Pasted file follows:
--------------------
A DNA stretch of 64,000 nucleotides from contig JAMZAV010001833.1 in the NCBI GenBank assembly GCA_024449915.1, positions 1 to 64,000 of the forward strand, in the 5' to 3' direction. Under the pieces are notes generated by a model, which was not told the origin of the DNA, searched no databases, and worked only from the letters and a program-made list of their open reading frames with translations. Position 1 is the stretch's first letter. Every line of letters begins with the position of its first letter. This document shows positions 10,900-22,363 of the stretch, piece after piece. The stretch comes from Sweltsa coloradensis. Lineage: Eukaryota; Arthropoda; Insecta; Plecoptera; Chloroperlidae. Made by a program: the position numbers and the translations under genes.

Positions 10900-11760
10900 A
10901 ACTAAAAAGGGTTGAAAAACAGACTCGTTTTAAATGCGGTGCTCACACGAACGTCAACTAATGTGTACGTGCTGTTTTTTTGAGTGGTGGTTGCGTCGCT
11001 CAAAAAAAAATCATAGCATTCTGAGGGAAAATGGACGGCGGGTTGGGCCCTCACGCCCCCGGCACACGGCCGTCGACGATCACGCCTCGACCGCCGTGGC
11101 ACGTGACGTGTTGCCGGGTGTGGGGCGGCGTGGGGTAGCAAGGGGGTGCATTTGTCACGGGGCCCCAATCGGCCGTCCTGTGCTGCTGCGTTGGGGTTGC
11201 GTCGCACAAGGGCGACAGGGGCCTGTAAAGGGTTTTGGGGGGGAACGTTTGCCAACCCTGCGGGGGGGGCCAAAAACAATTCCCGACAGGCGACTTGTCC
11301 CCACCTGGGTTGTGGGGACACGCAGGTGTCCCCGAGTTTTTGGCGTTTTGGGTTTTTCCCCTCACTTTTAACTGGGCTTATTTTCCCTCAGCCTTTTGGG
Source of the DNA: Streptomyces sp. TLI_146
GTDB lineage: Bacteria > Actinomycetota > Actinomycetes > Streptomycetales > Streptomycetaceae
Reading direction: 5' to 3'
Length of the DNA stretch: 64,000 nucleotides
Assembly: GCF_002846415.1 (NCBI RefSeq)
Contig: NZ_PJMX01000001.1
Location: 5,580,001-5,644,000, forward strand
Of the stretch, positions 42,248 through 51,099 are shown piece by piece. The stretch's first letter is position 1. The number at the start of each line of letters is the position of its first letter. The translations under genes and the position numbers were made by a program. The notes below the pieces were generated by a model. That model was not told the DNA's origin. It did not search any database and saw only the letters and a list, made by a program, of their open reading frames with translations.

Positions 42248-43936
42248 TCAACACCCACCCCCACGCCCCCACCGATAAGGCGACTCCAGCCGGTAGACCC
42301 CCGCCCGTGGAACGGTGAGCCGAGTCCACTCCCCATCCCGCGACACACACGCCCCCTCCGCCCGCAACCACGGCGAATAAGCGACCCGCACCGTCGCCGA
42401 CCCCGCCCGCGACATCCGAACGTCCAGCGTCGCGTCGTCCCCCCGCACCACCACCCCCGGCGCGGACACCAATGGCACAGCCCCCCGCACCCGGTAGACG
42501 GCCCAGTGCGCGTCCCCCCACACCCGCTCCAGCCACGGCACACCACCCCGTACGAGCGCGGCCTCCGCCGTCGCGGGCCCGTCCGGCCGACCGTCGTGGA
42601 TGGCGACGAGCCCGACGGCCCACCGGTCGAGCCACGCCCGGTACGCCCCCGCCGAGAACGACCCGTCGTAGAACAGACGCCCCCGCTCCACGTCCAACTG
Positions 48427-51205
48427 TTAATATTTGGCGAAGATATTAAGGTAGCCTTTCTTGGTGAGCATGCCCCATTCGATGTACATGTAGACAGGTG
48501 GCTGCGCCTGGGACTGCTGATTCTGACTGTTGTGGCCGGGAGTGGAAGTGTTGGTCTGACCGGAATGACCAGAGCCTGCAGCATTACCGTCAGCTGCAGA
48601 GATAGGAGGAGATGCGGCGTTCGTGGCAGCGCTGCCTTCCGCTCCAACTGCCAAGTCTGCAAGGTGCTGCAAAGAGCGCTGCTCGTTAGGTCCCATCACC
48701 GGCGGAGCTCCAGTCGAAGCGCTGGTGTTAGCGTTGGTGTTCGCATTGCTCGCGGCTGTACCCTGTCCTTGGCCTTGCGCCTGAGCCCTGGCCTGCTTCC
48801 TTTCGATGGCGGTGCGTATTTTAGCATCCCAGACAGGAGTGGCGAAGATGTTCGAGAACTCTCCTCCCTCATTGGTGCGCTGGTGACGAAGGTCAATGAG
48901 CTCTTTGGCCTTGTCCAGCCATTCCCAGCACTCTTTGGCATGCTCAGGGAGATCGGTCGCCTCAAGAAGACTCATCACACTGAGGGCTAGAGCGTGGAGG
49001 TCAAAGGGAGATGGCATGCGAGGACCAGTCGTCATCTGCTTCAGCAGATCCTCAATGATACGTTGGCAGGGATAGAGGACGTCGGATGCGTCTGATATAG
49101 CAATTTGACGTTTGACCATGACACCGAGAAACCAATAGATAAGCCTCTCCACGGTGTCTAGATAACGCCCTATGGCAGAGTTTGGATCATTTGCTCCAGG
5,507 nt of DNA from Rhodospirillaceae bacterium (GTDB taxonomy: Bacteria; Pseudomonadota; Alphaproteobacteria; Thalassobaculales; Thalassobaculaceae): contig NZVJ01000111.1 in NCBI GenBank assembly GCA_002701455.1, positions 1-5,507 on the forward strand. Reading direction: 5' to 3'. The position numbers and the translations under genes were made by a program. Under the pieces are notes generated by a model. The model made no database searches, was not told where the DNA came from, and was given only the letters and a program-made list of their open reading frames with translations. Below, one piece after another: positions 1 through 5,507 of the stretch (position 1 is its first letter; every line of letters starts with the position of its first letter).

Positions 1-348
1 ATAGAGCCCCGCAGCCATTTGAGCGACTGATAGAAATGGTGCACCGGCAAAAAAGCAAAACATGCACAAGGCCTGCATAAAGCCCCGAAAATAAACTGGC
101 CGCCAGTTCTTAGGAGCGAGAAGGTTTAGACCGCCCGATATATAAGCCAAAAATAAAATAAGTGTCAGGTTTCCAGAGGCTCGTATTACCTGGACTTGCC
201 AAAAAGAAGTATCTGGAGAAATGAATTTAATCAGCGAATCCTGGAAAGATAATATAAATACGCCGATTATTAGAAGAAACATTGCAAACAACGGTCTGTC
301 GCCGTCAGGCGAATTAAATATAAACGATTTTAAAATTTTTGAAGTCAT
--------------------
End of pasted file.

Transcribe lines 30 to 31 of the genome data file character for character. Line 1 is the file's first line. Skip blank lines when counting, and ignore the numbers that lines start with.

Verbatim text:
49001 TCAAAGGGAGATGGCATGCGAGGACCAGTCGTCATCTGCTTCAGCAGATCCTCAATGATACGTTGGCAGGGATAGAGGACGTCGGATGCGTCTGATATAG
49101 CAATTTGACGTTTGACCATGACACCGAGAAACCAATAGATAAGCCTCTCCACGGTGTCTAGATAACGCCCTATGGCAGAGTTTGGATCATTTGCTCCAGG